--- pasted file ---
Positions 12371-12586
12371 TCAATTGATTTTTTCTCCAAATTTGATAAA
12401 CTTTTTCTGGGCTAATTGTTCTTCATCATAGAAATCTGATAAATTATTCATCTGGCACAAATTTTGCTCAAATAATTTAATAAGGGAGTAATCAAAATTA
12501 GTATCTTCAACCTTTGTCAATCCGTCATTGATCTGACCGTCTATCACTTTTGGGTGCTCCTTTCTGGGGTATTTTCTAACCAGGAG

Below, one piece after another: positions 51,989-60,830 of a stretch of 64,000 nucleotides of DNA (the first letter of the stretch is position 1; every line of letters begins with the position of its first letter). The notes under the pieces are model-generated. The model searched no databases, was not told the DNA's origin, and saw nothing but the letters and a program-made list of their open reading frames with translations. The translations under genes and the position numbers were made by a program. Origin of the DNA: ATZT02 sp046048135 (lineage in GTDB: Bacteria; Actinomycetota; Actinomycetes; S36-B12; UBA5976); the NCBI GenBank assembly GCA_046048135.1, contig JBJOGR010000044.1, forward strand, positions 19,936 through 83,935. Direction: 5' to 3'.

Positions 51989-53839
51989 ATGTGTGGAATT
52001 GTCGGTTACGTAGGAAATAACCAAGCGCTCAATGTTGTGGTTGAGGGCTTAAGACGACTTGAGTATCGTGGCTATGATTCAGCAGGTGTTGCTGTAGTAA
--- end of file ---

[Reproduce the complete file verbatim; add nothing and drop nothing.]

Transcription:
Positions 12371-12586
12371 TCAATTGATTTTTTCTCCAAATTTGATAAA
12401 CTTTTTCTGGGCTAATTGTTCTTCATCATAGAAATCTGATAAATTATTCATCTGGCACAAATTTTGCTCAAATAATTTAATAAGGGAGTAATCAAAATTA
12501 GTATCTTCAACCTTTGTCAATCCGTCATTGATCTGACCGTCTATCACTTTTGGGTGCTCCTTTCTGGGGTATTTTCTAACCAGGAG

Below, one piece after another: positions 51,989-60,830 of a stretch of 64,000 nucleotides of DNA (the first letter of the stretch is position 1; every line of letters begins with the position of its first letter). The notes under the pieces are model-generated. The model searched no databases, was not told the DNA's origin, and saw nothing but the letters and a program-made list of their open reading frames with translations. The translations under genes and the position numbers were made by a program. Origin of the DNA: ATZT02 sp046048135 (lineage in GTDB: Bacteria; Actinomycetota; Actinomycetes; S36-B12; UBA5976); the NCBI GenBank assembly GCA_046048135.1, contig JBJOGR010000044.1, forward strand, positions 19,936 through 83,935. Direction: 5' to 3'.

Positions 51989-53839
51989 ATGTGTGGAATT
52001 GTCGGTTACGTAGGAAATAACCAAGCGCTCAATGTTGTGGTTGAGGGCTTAAGACGACTTGAGTATCGTGGCTATGATTCAGCAGGTGTTGCTGTAGTAA